When you work with shapes and objects in Microsoft Word, one of the most convenient features is Grouping. By grouping these types of elements together, they become one. This makes moving, resizing, and formatting them easier.
How to Group Objects in Word
Maybe you’re making a flowchart or creating instructions using arrows in Word. You can group them to control them at the same time.
Select all of the shapes or objects that you want to group. You can do this by holding Ctrl (Windows) or Command (Mac) and clicking each one. If you want to group all elements in your document, you can use Ctrl+A (Windows) or Command+A (Mac) to speed things up.
When you have the shapes or objects selected, you’ll see a border indicator for each. This is a good way to make sure that you have them all selected.
Go to the Layout tab and the Arrange section of the ribbon. Click “Group” and select “Group.” Alternatively, you can right-click, move your cursor to Grouping, and pick “Group.”
You’ll then see all of those shapes or objects within one border area. It’s now a single element.
Then, you can drag to move the group, resize it using one of the corners, add color to the elements, or perform whatever action you need.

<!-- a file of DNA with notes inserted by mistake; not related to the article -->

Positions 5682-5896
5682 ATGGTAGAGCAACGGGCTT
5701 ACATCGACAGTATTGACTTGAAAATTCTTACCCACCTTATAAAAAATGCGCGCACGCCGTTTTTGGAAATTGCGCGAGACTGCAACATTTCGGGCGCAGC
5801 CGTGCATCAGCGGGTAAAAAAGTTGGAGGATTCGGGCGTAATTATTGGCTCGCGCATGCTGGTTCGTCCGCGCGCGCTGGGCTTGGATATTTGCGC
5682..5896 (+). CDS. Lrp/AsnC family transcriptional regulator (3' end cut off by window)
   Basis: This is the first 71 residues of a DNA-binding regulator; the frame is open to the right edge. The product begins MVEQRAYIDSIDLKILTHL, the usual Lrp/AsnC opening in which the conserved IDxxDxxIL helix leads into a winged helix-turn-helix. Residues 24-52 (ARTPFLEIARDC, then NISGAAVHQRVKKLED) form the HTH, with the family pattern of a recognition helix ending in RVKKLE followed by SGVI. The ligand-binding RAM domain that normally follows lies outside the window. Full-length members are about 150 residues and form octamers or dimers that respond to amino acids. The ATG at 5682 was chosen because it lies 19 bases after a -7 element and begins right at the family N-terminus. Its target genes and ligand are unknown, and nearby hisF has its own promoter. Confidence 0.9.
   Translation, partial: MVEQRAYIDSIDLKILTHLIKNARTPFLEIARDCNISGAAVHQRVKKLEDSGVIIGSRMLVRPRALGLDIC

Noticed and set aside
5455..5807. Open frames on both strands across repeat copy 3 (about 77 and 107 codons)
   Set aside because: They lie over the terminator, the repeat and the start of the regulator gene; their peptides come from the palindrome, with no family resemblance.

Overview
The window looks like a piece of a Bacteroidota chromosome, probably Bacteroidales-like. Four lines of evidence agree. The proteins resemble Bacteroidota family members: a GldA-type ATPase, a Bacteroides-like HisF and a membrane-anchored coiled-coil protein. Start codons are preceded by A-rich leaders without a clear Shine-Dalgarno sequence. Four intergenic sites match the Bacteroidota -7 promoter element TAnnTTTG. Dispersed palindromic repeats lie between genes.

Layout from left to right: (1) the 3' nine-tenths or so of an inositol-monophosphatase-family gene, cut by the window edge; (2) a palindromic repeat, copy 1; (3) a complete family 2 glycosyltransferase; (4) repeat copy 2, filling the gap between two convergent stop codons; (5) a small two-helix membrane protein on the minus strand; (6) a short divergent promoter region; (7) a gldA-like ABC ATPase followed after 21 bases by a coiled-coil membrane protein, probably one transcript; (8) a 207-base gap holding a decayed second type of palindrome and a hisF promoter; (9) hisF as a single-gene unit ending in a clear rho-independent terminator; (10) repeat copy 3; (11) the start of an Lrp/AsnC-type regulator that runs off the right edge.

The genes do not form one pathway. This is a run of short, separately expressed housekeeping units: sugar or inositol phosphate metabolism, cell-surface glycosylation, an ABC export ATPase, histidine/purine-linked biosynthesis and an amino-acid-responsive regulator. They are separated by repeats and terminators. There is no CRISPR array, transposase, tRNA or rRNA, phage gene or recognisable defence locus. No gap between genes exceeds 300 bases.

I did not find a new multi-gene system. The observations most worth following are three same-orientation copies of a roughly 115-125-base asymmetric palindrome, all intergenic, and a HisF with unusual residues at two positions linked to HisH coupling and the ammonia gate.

In the screenshot below, we’re moving the group upward. You can see the outline of each element in the group, but they stay together.
How to Ungroup Objects in Word
Once you group your shapes or objects together, they don’t have to stay that way forever. You might only group them to execute a few actions and then want to work with them individually again.
Select the group and go back to the Layout tab. Click “Group” and select “Ungroup.”
Alternatively, you can right-click, move your cursor to Grouping, and pick “Ungroup.”
You’ll then see all elements in the group within their own borders like before you grouped them initially.
How to Regroup Objects
A super handy trick after you’ve grouped and then ungrouped your objects is that you can easily regroup them. The best part is that you don’t have to click each one.
Simply select one of the objects that was in the group and go to the Layout tab once more. Click “Group” and select “Regroup.”
Or, you can right-click, move to Grouping, and pick “Regroup.”
Like magic, Word remembers the shapes and objects that were in the group and regroups them for you!
For additional tips, check out our tutorial on working with shapes, pictures, and other graphics in Microsoft Word.
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